How to quickly master SELECT statements in MySQL database _ MySQL

Source: Internet
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Tags bitwise operators mysql functions
This article provides a quick and detailed understanding of the SELECT statements in the MySQL database. The basic syntax of the SELECT statement in MySQL is as follows: SELECT [STRAIGHT_JOIN] [SQL _SMALL_RESULT] [SQL _BIG_RESULT] [HIGH_PRIORITY] [DISTINCT | DISTINCTROW | ALL] select_list [INTO {OUTFILE | DUMPFILE} file_namee MySQL statement

This article provides a quick and detailed understanding of the SELECT statements in the MySQL database.

  The basic syntax of the SELECT statement in MySQL is:

The following is a reference clip:
SELECT [STRAIGHT_JOIN] [SQL _SMALL_RESULT]
[SQL _BIG_RESULT] [HIGH_PRIORITY]
[DISTINCT | DISTINCTROW | ALL]
Select_list
[INTO {OUTFILE | DUMPFILE} 'File _ name' export_options]
[FROM table_references [WHERE where_definition]
[Group by col_name,...] [HAVING where_definition]
[Order by {unsighed_integer | col_name | formura} [ASC | DESC],...]
[LIMIT [offset,] rows] [PROCEDURE procedure_name]

From this basic syntax, we can see that the simplest SELECT statement is SELECT select_list. In fact, you can use this simplest SELECT statement to complete many functions you want, first, you can use it to perform any operations supported by MySQL. for example, SELECT 1 + 1 returns 2. second, you can also use it to assign values to variables. in PHP, with this feature of SELECT statements, you can freely use MySQL functions to perform various operations for PHP programs and assign values to variables. In many cases, you will find that MySQL has many more powerful functions than PHP.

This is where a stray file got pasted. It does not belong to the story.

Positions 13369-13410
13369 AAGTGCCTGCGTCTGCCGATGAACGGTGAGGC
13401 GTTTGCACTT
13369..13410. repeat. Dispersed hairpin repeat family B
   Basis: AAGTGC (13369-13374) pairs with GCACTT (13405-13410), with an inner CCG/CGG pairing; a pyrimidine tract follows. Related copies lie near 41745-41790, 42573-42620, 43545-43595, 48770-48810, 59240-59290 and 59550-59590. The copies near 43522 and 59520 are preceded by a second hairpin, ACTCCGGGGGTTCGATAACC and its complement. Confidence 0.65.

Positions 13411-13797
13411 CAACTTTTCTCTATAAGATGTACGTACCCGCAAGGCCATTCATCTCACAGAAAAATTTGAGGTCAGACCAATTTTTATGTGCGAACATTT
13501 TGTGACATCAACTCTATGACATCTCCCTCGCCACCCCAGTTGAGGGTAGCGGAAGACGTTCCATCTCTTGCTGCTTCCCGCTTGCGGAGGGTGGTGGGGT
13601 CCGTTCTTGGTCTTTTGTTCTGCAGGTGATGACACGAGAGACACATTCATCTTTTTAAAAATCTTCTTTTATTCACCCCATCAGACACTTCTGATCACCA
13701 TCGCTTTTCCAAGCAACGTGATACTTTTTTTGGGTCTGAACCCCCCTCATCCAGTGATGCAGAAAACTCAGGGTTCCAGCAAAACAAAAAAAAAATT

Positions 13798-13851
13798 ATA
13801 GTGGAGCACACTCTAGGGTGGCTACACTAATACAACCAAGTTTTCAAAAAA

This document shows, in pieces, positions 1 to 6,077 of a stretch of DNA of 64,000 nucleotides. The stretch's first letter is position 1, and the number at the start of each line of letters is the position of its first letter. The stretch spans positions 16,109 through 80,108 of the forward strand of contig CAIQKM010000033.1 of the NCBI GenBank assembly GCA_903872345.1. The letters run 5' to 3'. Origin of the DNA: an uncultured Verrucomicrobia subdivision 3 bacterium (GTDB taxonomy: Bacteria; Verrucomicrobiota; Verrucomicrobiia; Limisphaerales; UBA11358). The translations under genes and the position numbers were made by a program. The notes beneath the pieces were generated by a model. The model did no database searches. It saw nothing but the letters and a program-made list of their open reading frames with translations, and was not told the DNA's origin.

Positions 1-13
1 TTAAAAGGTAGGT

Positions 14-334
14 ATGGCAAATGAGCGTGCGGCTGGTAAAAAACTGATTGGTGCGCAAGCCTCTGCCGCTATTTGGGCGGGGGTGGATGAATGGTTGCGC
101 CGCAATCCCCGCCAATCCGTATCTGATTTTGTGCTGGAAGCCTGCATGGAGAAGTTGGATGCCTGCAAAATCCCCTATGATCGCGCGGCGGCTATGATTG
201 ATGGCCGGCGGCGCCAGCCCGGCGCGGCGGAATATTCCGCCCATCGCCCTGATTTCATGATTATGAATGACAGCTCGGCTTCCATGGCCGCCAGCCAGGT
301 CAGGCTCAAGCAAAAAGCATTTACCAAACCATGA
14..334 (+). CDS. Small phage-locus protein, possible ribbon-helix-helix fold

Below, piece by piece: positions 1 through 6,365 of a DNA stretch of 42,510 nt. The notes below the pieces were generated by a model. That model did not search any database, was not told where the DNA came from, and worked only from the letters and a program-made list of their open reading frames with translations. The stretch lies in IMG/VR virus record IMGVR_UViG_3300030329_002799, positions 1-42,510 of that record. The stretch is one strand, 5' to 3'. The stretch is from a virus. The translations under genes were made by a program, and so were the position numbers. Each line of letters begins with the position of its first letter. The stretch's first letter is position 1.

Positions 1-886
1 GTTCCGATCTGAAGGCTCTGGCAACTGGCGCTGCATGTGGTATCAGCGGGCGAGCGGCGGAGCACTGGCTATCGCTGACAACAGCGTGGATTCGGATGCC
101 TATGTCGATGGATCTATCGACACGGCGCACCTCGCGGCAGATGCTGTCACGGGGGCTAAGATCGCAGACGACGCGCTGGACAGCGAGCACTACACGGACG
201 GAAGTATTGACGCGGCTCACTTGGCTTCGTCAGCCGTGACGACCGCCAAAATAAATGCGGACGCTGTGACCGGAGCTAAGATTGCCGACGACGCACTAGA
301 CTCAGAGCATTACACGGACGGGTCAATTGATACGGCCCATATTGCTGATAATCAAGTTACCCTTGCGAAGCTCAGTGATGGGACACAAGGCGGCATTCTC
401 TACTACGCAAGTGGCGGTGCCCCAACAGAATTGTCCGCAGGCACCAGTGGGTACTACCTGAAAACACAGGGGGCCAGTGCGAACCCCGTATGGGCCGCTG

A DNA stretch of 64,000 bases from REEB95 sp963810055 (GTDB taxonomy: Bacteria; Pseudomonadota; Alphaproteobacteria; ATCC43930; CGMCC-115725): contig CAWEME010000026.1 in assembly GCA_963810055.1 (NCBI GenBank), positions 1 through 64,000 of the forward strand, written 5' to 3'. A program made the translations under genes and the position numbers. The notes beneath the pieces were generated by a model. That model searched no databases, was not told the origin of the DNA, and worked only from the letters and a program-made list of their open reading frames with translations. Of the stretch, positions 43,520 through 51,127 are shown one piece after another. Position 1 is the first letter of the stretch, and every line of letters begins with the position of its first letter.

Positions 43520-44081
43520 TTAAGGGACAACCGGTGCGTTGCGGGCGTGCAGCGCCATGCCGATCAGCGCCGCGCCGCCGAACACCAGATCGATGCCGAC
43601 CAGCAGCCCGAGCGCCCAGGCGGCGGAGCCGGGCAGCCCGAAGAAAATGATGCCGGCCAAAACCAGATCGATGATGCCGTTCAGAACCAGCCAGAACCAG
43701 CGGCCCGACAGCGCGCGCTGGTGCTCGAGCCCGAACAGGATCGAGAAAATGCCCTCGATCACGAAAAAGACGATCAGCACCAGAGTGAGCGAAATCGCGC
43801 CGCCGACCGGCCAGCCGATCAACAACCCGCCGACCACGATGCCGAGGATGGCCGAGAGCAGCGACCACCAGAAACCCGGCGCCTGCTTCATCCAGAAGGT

STRAIGHT_JOIN, SQL _SMALL_RESULT, SQL _BIG_RESULT, and HIGH_PRIORITY are extensions of MySQL to ANSI SQL92. If the optimizer joins tables in a non-optimal order, use STRAIGHT_JOIN to speed up the query.

SQL _SMALL_RESULT and SQL _BIG_RESULT are a set of relative keywords. They must be used with group by, DISTINCT, or DISTINCTROW. SQL _SMALL_RESULT tells the optimizer that the result will be very small. MySQL is required to use a temporary table to store the final table instead of using sorting. On the contrary, SQL _BIG_RESULT tells the optimizer that the result will be very small, and MySQL is required to use sorting instead of temporary.